‘A rusty old fishing boat came to pick us up. The rescuers didn’t even know how to row’
Ginesh GF (in his 30s) who works at an IT company in Kochi
My wife is four months pregnant and my son Joan is three. Water started seeping into our house on August 15 but it was too late to move out and take refuge elsewhere.
By next morning, the water levels had reached the first floor. We called a few helplines, some said they would send people to help while the others were not sure about what they could do. For six hours, we just waited. Every time, there was a sound, I would rush out. Finally, we heard the sound of a helicopter. We went to the terrace and started waving a red shawl from our terrace. Then out of nowhere a couple of people I had gone to school with appeared on a small fishing boat, floating nearly at the height of our first floor.
They told us that the Indian Navy was airlifting people from a roof nearby. We carefully got on the fishing boat, which was old and probably unused in many years. Both of them had no idea how to row a boat. They were figuring it out on the go, while rescuing people. They rowed the boat to a nearby electrical pole and held on to the cables to pull it towards our destination. There was no fear of electrocution as there was no power anyway.
Eventually, the boat entered the first floor of another house. It was as though we were entering a harbour. Once we entered the house, they docked the boat at the staircase, which we used to climb up to the terrace. Eventually, we were airlifted and taken to the naval base. They brought us to the camp at the Naval base. They brought medicines for my wife and toys and a colouring book for my son, Joan. Though our home and even my father’s shop have been ruined in the rain, I am glad that my family is safe. Joan has no idea what is going on, he is happily playing in the camp as though we are on a holiday.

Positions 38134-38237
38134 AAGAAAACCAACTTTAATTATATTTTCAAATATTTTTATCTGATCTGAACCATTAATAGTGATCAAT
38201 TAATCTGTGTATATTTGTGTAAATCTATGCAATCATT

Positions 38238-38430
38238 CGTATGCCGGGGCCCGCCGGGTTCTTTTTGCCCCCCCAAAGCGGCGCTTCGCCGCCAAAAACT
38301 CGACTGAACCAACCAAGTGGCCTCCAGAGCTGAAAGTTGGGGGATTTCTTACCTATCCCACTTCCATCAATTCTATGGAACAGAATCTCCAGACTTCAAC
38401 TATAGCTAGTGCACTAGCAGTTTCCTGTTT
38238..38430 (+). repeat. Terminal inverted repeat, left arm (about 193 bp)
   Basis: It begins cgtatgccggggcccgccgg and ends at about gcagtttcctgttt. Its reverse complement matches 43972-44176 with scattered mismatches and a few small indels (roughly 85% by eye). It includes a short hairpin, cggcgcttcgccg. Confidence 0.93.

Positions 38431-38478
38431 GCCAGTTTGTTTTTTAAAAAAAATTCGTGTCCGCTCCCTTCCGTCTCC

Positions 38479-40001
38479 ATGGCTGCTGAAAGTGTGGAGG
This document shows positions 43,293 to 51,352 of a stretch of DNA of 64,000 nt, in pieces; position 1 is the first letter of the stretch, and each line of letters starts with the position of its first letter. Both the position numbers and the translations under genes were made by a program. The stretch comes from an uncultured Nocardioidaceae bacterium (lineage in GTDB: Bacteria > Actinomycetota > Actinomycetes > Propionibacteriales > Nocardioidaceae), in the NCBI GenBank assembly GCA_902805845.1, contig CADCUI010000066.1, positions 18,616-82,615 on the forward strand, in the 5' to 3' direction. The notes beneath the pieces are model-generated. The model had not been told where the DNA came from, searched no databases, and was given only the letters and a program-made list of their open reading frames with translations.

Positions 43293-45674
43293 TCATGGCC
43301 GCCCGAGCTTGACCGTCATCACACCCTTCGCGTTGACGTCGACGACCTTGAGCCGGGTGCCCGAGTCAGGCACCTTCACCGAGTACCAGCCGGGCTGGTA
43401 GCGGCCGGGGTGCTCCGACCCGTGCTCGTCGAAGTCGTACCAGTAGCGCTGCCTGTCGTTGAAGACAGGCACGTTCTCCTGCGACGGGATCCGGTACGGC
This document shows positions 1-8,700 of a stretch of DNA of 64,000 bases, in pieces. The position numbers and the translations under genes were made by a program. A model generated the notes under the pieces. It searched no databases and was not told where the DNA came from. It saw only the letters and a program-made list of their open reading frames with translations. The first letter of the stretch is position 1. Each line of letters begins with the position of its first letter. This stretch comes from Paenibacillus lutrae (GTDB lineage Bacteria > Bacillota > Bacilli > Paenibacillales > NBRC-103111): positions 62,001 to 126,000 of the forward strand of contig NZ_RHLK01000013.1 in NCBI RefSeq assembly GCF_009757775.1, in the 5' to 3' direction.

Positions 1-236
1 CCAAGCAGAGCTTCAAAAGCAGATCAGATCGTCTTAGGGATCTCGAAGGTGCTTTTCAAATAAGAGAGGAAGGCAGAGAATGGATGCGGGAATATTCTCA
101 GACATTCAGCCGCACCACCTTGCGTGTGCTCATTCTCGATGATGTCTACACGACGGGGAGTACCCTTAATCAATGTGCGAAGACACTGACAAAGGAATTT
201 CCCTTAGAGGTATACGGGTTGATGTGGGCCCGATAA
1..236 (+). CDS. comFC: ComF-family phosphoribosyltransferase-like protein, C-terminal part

Even the camp they took me to got flooded’
Chellamma, 90 years old, lives in Chittoor
I’ve seen many monsoons and I never imagined that the water would rise so high. In fact, I was reluctant to leave the house even though the levels outside were rising. Then the neighbours started calling me saying that we will get stranded if we don’t leave. Just a few hours after we left, the water rose so much that even our rooftop was under water. I shudder to think what would have happened if we hadn’t left… We then went to a relief camp in Paravur. At night, two policemen came and asked us to shift from there as water had started entering the camp too.
In these 90 years, I have experienced some bad floods like the one back in 1962, but that was not this disastrous. Then too we stayed in relief camps which were jam-packed, and people couldn’t even lie down properly. But now relief camps are in a good condition. Look around, you can see the volunteers doing a lot of things for us. They have promised to bring me my blood pressure medicine which I forgot at home.
‘I was rescuing others, and now I am searching for my mother’
Muhammed Siraj (in his 20s) lives near Kochi
I was out with the rescue workers all night and had gone to a friend’s house to take rest. I didn’t know that soon I would have to rescue my own family. As I slept, the water level increased drastically from knee-level to neck-level, cutting me off from my family which stays in a colony in Muthirapadom near Muttom. I set out on a Navy rescue boat from near the Companypady metro station – the 10-metre-wide road had turned into a river.
But I had to return without my family because the boat had got full even before it reached my house. Some occupants were clutching their suitcases and even pets.
They told me that my mother had already been rescued but I am yet to locate her. She has difficulty in walking. I saw my uncle from a distance and showed the Navy personnel where to pick him up from. I am not going to give up.